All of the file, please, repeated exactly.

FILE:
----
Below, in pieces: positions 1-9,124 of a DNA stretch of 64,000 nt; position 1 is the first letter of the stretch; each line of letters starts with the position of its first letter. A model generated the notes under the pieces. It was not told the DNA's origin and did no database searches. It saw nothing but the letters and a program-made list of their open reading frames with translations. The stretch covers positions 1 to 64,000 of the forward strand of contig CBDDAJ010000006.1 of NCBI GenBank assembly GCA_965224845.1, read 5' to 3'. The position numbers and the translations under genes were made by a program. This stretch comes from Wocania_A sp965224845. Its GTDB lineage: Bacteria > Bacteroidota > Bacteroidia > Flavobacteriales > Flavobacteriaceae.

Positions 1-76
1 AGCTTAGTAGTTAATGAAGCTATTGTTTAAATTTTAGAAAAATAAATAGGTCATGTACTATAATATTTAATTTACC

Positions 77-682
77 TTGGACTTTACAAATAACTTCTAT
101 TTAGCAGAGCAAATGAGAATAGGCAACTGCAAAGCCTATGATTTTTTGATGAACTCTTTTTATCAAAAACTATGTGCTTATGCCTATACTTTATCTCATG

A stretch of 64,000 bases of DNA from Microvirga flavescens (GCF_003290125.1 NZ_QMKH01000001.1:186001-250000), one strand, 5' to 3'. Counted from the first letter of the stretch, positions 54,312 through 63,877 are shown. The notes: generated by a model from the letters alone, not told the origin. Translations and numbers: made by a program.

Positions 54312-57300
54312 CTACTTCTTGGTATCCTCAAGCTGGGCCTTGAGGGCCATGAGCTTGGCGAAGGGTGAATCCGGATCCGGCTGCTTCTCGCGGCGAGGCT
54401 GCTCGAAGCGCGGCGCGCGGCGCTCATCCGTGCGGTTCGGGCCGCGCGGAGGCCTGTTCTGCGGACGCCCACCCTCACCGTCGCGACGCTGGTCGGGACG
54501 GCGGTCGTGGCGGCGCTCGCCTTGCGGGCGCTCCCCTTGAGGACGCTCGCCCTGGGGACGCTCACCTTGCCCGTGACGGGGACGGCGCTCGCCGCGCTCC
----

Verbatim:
Below, in pieces: positions 1-9,124 of a DNA stretch of 64,000 nt; position 1 is the first letter of the stretch; each line of letters starts with the position of its first letter. A model generated the notes under the pieces. It was not told the DNA's origin and did no database searches. It saw nothing but the letters and a program-made list of their open reading frames with translations. The stretch covers positions 1 to 64,000 of the forward strand of contig CBDDAJ010000006.1 of NCBI GenBank assembly GCA_965224845.1, read 5' to 3'. The position numbers and the translations under genes were made by a program. This stretch comes from Wocania_A sp965224845. Its GTDB lineage: Bacteria > Bacteroidota > Bacteroidia > Flavobacteriales > Flavobacteriaceae.

Positions 1-76
1 AGCTTAGTAGTTAATGAAGCTATTGTTTAAATTTTAGAAAAATAAATAGGTCATGTACTATAATATTTAATTTACC

Positions 77-682
77 TTGGACTTTACAAATAACTTCTAT
101 TTAGCAGAGCAAATGAGAATAGGCAACTGCAAAGCCTATGATTTTTTGATGAACTCTTTTTATCAAAAACTATGTGCTTATGCCTATACTTTATCTCATG

A stretch of 64,000 bases of DNA from Microvirga flavescens (GCF_003290125.1 NZ_QMKH01000001.1:186001-250000), one strand, 5' to 3'. Counted from the first letter of the stretch, positions 54,312 through 63,877 are shown. The notes: generated by a model from the letters alone, not told the origin. Translations and numbers: made by a program.

Positions 54312-57300
54312 CTACTTCTTGGTATCCTCAAGCTGGGCCTTGAGGGCCATGAGCTTGGCGAAGGGTGAATCCGGATCCGGCTGCTTCTCGCGGCGAGGCT
54401 GCTCGAAGCGCGGCGCGCGGCGCTCATCCGTGCGGTTCGGGCCGCGCGGAGGCCTGTTCTGCGGACGCCCACCCTCACCGTCGCGACGCTGGTCGGGACG
54501 GCGGTCGTGGCGGCGCTCGCCTTGCGGGCGCTCCCCTTGAGGACGCTCGCCCTGGGGACGCTCACCTTGCCCGTGACGGGGACGGCGCTCGCCGCGCTCC